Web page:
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Bittersweet Resolution

Today the House took action to resolve the licensure problem in the state of Illinois.  Because it was low on funds, the Department of Financial and Professional Regulation (IDFPR) recently transferred 18 of the 26 staffers out of their department. This resulted in only one person remaining to actually process new and renewal applications–and wait times for licenses were expected to take 12-18 months.

All fees collected by the IDFPR are intended to be used for the sole purpose of administration and regulation of the associated licenses.  Under the previous administration, a total of around $8 million dollars were swept from the medical licenses fund and put into the State’s all purpose “General Revenue Fund.”   Couple that with a growing structural deficit within the Department, and 2013 started with a $9.6 million dollar hole in the fund for medical licenses.  The ICS breaks this issue into three parts:

1) The fund sweeps.  If the State hadn’t swept our funds in the first place we wouldn’t be in anywhere near the crisis we are now.

2) The accumulated $9.6 million dollar hole.

3) The structural deficit and general need for increased fees.

With regards to issue #1, although it was obviously wrong for our fund to be swept, we were far from the only fund raided under the previous administration.  This is a problem without a good solution.  With the State’s finances in such a mess, any repayment to the doctors fund would still come at the expense of someone else. Consider also that there were many other funds that would be “owed” money as well.

The House proposed HB193, which raised our fees from $300 for three years, to $750.  No matter how the ICS staff crunched those numbers, we came up with surpluses in the tens of millions in a relatively short time.  The Illinois Chiropractic Society opposed this measure and initiated a call to action by our doctors to contact their legislators on this issue.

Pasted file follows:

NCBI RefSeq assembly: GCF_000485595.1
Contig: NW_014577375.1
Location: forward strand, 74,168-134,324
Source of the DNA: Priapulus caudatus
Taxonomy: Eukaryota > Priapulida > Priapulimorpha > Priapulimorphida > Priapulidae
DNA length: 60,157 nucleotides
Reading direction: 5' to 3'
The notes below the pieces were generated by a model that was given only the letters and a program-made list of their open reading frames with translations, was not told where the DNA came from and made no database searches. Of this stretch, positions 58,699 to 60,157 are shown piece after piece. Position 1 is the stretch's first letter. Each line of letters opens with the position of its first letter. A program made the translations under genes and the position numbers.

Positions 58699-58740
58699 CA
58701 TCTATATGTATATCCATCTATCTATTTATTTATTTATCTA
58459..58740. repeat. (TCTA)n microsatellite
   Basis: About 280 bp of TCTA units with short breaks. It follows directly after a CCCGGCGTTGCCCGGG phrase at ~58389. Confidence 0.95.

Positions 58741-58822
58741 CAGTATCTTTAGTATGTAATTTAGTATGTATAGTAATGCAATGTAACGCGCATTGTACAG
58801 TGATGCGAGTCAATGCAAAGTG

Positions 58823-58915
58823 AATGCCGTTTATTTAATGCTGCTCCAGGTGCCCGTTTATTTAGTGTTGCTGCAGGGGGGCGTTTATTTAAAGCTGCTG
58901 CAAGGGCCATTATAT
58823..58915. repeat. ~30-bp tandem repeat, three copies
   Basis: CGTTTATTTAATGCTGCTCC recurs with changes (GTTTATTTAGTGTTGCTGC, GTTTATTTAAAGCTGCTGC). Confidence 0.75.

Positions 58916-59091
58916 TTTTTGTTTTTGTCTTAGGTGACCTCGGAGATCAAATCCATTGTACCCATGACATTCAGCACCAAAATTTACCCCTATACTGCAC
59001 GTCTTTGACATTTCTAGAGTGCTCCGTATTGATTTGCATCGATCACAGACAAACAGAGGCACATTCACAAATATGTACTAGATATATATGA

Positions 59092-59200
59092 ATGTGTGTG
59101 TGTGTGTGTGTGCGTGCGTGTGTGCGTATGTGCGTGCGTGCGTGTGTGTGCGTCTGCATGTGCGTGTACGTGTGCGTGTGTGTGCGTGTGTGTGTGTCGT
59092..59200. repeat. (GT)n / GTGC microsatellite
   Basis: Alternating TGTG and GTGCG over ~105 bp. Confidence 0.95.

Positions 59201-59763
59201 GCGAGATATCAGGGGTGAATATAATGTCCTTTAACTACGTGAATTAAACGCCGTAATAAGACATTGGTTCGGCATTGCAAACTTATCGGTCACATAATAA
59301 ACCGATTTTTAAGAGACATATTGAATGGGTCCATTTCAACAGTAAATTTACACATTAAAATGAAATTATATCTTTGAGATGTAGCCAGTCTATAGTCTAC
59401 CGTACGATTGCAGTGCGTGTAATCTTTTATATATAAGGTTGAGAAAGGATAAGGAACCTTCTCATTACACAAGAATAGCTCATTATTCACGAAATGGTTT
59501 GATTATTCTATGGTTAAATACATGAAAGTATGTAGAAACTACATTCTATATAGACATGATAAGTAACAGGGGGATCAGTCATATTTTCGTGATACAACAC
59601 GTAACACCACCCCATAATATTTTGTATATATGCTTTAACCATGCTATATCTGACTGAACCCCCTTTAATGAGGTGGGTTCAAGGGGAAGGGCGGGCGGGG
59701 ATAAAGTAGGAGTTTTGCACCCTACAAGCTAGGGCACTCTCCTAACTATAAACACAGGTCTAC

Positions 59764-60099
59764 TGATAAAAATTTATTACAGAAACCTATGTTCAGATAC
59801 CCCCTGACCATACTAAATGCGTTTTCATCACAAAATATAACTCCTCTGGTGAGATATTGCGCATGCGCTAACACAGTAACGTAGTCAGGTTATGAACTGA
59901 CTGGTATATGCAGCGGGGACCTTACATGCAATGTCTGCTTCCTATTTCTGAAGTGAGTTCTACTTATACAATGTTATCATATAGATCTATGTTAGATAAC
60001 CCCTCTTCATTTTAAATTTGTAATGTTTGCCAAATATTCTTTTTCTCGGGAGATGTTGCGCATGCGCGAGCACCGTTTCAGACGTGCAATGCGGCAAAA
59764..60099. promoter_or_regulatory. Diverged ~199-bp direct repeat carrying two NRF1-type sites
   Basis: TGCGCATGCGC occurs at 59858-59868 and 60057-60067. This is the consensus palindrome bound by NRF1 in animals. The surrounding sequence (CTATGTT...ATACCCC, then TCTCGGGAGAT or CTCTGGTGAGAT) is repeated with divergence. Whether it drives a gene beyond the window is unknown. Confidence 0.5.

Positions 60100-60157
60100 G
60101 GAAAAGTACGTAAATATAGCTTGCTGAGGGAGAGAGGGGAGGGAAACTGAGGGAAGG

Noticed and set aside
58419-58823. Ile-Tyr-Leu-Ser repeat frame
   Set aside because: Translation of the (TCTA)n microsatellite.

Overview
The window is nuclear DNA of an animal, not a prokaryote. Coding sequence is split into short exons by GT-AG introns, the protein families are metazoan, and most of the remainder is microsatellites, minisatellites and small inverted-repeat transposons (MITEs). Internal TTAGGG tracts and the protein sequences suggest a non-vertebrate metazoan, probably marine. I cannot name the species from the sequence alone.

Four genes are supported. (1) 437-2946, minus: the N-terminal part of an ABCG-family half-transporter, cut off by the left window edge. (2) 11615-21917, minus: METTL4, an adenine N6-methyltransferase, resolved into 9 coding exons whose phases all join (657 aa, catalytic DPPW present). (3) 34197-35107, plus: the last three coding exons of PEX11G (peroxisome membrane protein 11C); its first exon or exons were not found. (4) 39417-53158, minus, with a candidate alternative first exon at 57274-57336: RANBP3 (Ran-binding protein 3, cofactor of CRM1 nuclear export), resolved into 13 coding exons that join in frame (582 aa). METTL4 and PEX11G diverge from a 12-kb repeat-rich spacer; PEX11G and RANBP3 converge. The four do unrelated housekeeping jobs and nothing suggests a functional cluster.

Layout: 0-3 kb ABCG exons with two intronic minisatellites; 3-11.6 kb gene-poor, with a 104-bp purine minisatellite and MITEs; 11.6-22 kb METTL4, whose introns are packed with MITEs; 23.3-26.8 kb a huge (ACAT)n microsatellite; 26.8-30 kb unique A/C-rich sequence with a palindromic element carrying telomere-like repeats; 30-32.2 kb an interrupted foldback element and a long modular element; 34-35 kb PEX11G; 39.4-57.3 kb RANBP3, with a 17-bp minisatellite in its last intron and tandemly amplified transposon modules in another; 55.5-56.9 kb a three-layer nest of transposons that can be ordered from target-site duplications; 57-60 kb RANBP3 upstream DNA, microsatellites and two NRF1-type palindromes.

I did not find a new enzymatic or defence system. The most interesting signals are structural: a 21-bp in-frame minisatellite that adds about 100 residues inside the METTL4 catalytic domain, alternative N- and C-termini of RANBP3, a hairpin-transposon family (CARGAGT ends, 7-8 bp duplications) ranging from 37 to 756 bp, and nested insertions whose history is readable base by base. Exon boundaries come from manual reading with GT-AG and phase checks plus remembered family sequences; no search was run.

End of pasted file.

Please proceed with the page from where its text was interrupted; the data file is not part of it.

The Senate proposed SB622, which raised the fees to $700, but then backed them down to $500 after the second cycle.  This would result in paying off the accumulated $9.6 debt and by our calculations, was much closer to a revenue neutral proposal in the long run.  It was our opinion that this was the better of the two proposals.

Tensions were high once SB622 passed the Senate, because upon arrival to the House, it was gutted and replaced with the same flat $750 increase from HB193. The Doctors and the House again found themselves at an impasse. Today however, the House relented and restored SB622 back to its original language.  After doing so, it was passed by the House and is currently on its way to the Governor’s office for immediate signing.

Although we wish the repayment of the swept funds could have been handled differently, the ICS does view the bill that passed as the lesser of the two evils.  There is at least some relief for our new graduates who were uncertain of if they were going to be able to get an Illinois license this year.  The Illinois Chiropractic Society will reiterate to the legislature that this is what comes from sweeping dedicated funds and we will work to see that such sweeps do not happen again.

Categories: Uncategorized
  1. March 8, 2013 at 8:21 am

    Our State is in financial shambles and we get to help dig it out. Lucky us.

    Thanks for the update. Appreciate all your hard work.

  2. March 8, 2013 at 8:59 am

    The only words for our elected officials, crooks!!!!!!! They are suppose to be professionals. Two wrongs never make a right!!!

  3. Sue Bailitz (graduated 8/12)
    March 8, 2013 at 5:04 pm

    I have been waiting for my massage licensure for over 3 mos. now! This system is such a joke! I have a clinic to work in once I get this license and my insurance, but because of this mess, I am still waiting.

    • March 13, 2013 at 4:29 pm

      Sue, actually our issue is specific to the DCs, MDs, and DOs. I had no idea the MTs were having such long waits as well. Have you a member of the state massage therapists association? They might have some input for you on the matter.

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